# do something

# Example 3
if !!something
  # do something


# Instead of Examples 1,2 & 3
if something
  # do something

But why?

Performing a #nil? check as part of a statement in a negative conditional, as in the first two examples (unless or if !), is often redundant. Any nil value is ‘falsey’, so you can achieve the same result with a…

BigBinary Blog 

Rails 5.2 adds bootsnap to the app to speed up boot time

This blog is part of our Rails 5.2 series.

Rails 5.2 beta 1 was recently released.

If we generate a new Rails app using Rails 5.2, we will see bootsnap gem in the Gemfile. bootsnap helps in reducing the boot time of the app by caching expensive computations.

In a new Rails 5.2 app, boot.rb will contain following content:

ENV['BUNDLE_GEMFILE'] ||= File.expand_path('../Gemfile', __dir__)

require 'bundler/setup' # Set up gems listed in the Gemfile.
require 'bootsnap/setup' # Speed up boot time by caching expensive operations.

if %w[s server c console].any? { |a| ARGV.include?(a) }
  puts "=> Booting Rails"

This sets up bootsnap to start in all environments. We can toggle it per…

Ruby Conferences ‘n’ Camps in 2018 - What’s Upcoming? 

What’s Up in 2018/1? - Ruby Conferences ‘n’ Camps in January 2018 from Around the World

Conferences & Camps

Ruby on Ice - Jan 26-28th, 2018 (3d) Fri-Sun • (Updates)

Conference in Tegernsee, Bavaria, Germany

Talks include:

  • Where do Rubyists go?
  • Fortunately, maths!
  • Spotting unsafe concurrent Ruby patterns
  • The Good Bad Bug: Fail Your Way to Better Code
  • The Impermanence of Software
  • My Ruby is a Paintbrush. My Ruby is a Synth
  • Compiling Ruby
  • Don’t aim for reusability
  • Better developer relations start with the interview
  • How Music Will Make You REALLY Excited About Programming
  • Rails in the long run: Maintaining an app through the years
  • Introducing Tensorflow Ruby API
  • Ruby’s Gems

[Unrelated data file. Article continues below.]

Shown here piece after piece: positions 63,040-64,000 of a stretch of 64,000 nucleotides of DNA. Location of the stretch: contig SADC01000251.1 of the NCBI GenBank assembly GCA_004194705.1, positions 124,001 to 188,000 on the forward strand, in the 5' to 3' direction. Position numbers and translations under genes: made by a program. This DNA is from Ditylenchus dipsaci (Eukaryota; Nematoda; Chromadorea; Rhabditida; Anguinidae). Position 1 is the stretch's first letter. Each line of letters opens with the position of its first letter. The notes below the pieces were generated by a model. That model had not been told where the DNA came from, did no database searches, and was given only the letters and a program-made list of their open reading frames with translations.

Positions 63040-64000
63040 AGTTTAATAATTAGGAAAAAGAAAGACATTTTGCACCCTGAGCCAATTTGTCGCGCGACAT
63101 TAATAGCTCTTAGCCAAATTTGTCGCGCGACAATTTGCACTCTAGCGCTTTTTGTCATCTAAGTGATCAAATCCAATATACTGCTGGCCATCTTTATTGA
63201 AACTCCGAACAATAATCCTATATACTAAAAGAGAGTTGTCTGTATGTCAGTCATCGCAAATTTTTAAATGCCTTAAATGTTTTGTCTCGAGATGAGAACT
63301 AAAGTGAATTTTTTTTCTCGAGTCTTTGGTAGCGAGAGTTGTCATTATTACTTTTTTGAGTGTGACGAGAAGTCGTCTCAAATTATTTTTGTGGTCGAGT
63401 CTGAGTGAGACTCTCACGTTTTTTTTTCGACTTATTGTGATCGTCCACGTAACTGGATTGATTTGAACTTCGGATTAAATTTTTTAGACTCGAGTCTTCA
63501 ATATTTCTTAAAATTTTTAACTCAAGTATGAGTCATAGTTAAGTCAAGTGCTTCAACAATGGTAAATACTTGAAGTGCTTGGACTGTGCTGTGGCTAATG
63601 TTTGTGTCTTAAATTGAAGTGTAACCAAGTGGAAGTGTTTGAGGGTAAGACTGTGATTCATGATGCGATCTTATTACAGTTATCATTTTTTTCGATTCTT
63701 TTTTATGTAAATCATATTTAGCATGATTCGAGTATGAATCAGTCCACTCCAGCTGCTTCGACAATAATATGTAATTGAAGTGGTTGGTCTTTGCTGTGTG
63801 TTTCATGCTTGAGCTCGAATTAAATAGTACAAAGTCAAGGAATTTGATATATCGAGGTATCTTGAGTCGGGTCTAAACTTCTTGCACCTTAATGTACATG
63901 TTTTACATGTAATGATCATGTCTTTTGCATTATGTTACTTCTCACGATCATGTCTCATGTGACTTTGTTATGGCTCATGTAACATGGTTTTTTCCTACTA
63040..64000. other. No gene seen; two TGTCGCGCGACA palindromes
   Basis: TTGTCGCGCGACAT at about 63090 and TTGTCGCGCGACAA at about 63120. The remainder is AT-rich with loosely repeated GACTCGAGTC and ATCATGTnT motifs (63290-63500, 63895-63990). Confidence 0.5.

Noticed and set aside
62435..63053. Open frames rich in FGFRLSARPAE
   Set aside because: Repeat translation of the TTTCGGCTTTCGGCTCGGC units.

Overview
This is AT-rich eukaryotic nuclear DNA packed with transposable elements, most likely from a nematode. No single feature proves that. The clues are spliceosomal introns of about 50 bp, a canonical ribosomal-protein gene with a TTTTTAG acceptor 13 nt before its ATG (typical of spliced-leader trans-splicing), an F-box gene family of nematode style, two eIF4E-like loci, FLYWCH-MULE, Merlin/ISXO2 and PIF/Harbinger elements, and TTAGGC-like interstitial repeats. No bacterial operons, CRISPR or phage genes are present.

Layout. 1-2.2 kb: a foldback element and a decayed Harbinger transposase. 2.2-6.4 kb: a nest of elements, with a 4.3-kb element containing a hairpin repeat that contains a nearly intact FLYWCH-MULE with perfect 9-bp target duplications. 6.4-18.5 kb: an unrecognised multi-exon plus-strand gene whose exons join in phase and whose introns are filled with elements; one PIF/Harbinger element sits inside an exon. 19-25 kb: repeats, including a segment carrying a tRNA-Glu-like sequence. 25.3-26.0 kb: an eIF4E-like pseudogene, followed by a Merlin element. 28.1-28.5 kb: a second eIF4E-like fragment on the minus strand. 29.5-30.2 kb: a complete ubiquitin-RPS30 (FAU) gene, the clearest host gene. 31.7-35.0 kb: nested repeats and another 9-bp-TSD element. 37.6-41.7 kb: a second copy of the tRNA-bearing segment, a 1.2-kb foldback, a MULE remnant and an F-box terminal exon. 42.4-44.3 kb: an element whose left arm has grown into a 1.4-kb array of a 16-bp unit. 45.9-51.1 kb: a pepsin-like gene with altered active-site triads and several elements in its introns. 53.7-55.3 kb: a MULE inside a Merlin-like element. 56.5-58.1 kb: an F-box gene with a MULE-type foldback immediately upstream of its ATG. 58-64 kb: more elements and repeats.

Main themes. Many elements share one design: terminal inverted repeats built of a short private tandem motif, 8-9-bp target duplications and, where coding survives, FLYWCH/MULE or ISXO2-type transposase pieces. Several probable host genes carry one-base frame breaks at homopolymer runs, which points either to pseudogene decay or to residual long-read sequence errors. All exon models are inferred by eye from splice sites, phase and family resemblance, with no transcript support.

• and more

See all Conferences & Camps in 2018 ».

See all Conferences &…

Ruby Conferences ‘n’ Camps in 2018 - What’s Upcoming? 

What’s Up in 2018/1? - Ruby Conferences &amp; Camps in January 2018 from Around the World

Conferences & Camps

Ruby on Ice (Updates) - Fri-Sun Jan 26-28th, 2018

Conference in Tegernsee, Bavaria, Germany

Talks include:

  • Where do Rubyists go?
  • Fortunately, maths!
  • Spotting unsafe concurrent Ruby patterns
  • The Good Bad Bug: Fail Your Way to Better Code
  • The Impermanence of Software
  • My Ruby is a Paintbrush. My Ruby is a Synth
  • Compiling Ruby
  • Don’t aim for reusability
  • Better developer relations start with the interview
  • How Music Will Make You REALLY Excited About Programming
  • Rails in the long run: Maintaining an app through the years
  • Introducing Tensorflow Ruby API
  • Ruby’s Gems
  • and more

See all Conferences & Camps in 2018 ».

See all Conferences & Camps @…

Kir Shatrov 

2017 in review

At the end of the year it’s time to do a review of what I’ve been through this year! It’s been a challenging year: switching teams at Shopify, leaving Canada, moving to the UK and a lot of travel in the meanwhile.


My team at Shopify shipped a year-long project, and I started thinking about new challenges. I spent most of my career working with Rails, and I realized that I want to explore more areas of Site Reliability Engineering. So-called “Pods” team was one of the teams at Shopify that worked on the edge of SRE (scaling Shopify horizontally across multiple datacenters), but at the same time, that kind of work still required deep knowledge of Ruby and Rails. In middle January I…